Cruttenden proposes that if we factor in a hypothetical 24,000 year binary orbit shared with another star, then the missing angular momentum shows up in the Sun exactly where we’d expect it (see graph below.)
(2) Sheer Edge
According to a study by Allen, Bernstein and Malhotra published in The Astrophysical Journal in March of 2001, our solar system appears to have a sheer edge to it, meaning that beyond a certain point (50 AU, just beyond the Kuiper belt) there appears to be no trackable bodies of any significant size. It’s as if we go from an enclosed area of having planets, asteroids, comets and other bodies, and then outside of that area nothing. Interestingly, this sheer edge is a feature one might expect to find in a binary star system. There’s also a chance it could be due to another outer planet-like object such as the recently discovered planet Sedna, or it may have to do with some gravitational effect not as yet understood. The possibility is intriguing though.
This animation below shows how a sheer edge from a binary star system might form:
(3) Comet Paths
It appears that studies carried out on the distribution of long-period comet orbits show that these orbits are essentially non-random. In other words, the suggestion is that some large body disturbs the Oort cloud (a cloud of comet or asteroid-like bodies that surrounds the outer-edge of the Solar System) and kicks off comets into similar orbits. This fact has received a fair amount of press in the last couple years; some astronomers speculate that this hypothetical body (Jovian-size planet, brown-dwarf, or otherwise) may be discovered “within two years.” Comets should generally come from the location of the galactic plane due to galactic tidal forces — and the data shows this is generally true. However, even after gravitational tides are taken into account, a small bias remains in the orbital distribution of these long-period comets. This points to the existence of another source propelling long-period comets other than gravitational tides.
Since the earliest proposals of the ‘Nemesis Theory’ back in the 80’s, which attempted to explain the mass extinction cycle, the proponents of this theory hypothesized that a brown-dwarf star orbits about the Sun with a considerable period (roughly 26 million years, to match the average mass extinction rate). In fact, one of the objections raised against the original ‘Nemesis Theory’ by its opponents was that the period of time indicated by mass extinctions is much too long a time to suspect an orbiting body. Any orbit over such a long period of time just wouldn’t be stable.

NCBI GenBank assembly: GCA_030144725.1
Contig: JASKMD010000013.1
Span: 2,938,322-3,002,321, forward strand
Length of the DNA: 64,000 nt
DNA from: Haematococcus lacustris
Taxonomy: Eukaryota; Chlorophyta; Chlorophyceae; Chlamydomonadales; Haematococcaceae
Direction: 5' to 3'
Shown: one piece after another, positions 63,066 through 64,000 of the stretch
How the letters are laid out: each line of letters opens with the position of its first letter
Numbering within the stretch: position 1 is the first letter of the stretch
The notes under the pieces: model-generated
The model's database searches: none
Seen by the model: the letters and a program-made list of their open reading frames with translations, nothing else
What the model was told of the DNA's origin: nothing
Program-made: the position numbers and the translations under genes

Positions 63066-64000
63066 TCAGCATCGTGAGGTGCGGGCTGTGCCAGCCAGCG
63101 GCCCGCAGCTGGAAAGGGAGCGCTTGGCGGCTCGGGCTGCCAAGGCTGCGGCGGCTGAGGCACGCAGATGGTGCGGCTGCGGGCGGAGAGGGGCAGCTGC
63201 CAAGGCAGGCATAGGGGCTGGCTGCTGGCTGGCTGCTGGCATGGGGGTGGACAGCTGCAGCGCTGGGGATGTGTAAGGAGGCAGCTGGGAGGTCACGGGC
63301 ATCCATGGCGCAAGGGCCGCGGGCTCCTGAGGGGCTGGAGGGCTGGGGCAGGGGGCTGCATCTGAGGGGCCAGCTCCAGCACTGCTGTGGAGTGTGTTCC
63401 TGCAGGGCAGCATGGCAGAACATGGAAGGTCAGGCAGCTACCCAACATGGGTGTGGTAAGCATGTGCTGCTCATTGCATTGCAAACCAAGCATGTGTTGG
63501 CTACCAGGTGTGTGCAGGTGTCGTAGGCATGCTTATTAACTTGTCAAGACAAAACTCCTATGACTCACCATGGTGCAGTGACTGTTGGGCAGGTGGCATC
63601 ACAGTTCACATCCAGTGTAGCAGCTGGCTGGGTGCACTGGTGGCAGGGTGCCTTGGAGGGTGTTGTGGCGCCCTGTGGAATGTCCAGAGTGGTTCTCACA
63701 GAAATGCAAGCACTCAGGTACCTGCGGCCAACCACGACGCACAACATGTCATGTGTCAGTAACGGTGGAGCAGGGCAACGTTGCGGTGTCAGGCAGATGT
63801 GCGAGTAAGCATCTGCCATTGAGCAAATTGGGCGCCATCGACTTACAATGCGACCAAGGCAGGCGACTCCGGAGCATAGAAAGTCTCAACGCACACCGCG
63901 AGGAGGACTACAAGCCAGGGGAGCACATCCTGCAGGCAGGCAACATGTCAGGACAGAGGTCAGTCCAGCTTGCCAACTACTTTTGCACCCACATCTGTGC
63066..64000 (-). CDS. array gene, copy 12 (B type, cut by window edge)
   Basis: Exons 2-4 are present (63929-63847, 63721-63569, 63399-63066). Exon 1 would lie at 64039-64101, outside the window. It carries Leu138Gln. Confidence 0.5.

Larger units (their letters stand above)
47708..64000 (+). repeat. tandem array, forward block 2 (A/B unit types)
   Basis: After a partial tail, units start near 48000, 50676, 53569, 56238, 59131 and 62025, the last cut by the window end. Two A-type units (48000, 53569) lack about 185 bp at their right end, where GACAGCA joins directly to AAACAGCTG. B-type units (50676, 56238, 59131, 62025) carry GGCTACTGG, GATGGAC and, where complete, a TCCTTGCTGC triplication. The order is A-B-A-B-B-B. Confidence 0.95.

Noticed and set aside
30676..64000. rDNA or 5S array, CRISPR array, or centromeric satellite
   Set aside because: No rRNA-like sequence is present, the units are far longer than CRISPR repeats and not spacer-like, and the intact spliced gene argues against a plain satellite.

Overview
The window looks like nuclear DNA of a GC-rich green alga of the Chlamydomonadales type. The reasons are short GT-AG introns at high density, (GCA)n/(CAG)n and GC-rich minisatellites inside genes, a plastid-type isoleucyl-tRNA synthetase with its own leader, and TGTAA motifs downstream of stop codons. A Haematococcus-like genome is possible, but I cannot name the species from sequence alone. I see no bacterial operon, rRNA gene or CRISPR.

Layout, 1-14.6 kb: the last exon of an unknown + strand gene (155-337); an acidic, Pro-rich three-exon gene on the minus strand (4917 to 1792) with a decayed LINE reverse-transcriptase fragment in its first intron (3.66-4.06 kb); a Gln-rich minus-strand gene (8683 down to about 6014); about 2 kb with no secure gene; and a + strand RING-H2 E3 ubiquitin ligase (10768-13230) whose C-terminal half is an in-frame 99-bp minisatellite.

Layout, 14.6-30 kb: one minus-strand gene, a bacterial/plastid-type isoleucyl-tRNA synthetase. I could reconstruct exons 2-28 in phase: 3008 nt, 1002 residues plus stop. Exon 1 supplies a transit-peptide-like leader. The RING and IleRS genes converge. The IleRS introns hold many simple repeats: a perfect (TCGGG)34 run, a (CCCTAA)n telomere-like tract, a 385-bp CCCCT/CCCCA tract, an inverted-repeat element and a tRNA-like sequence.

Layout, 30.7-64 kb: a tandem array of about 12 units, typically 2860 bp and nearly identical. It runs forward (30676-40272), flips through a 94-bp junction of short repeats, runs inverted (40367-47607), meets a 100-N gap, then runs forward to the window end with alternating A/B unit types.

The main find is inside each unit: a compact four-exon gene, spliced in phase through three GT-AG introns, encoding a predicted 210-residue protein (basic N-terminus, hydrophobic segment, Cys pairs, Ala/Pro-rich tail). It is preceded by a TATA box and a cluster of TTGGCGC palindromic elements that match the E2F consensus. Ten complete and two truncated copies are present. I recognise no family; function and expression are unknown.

But could a solar companion with a shorter (meaning on the order of thousands, not millions of years) period solve this problem and explain the non-random distribution of comet orbits too? Recent evidence compiled by Richard Firestone et al. described in their book The Cycle of Cosmic Catastrophes suggests that encounters with comets happen far more frequently than originally supposed. Firestone et al. point to a significant impact event around 13,000 BCE at the Younger Dryas boundary. Mike Bailie, a dendrochronologist at the Queen’s University Belfast, has written several books that suggest impact events during historical times as well. Dennis Cox, whose work has been featured here on SOTT, has also found a number of locations based on satellite images that suggest historically recent comet bombardment too. This is certainly an area that needs further study.
(4) Sidereal vs. Solar Time
An interesting argument in favor of a binary system has to do with the two different ways of measuring the day length. One measurement is called the Solar Day, which we know is 24 hours. The other measurement is called the Sidereal Day which comes out slightly less at 23.56 hours. Given an observation point, like a star in the night sky, the Sidereal Day is the time it takes to reach that same point again in the sky after one full spin. Looking at the diagram below, one can see that the missing time is due to the Earth’s orbit around the Sun. If the Earth and Sun were traveling along parallel paths there wouldn’t be any difference between the Sidereal and the Solar Day – it’s the curved orbital motion of the Earth in orbit with the Sun that makes the difference. Most of us never worry about sidereal time since few people other than astronomers are interested in keeping track of time in the night sky.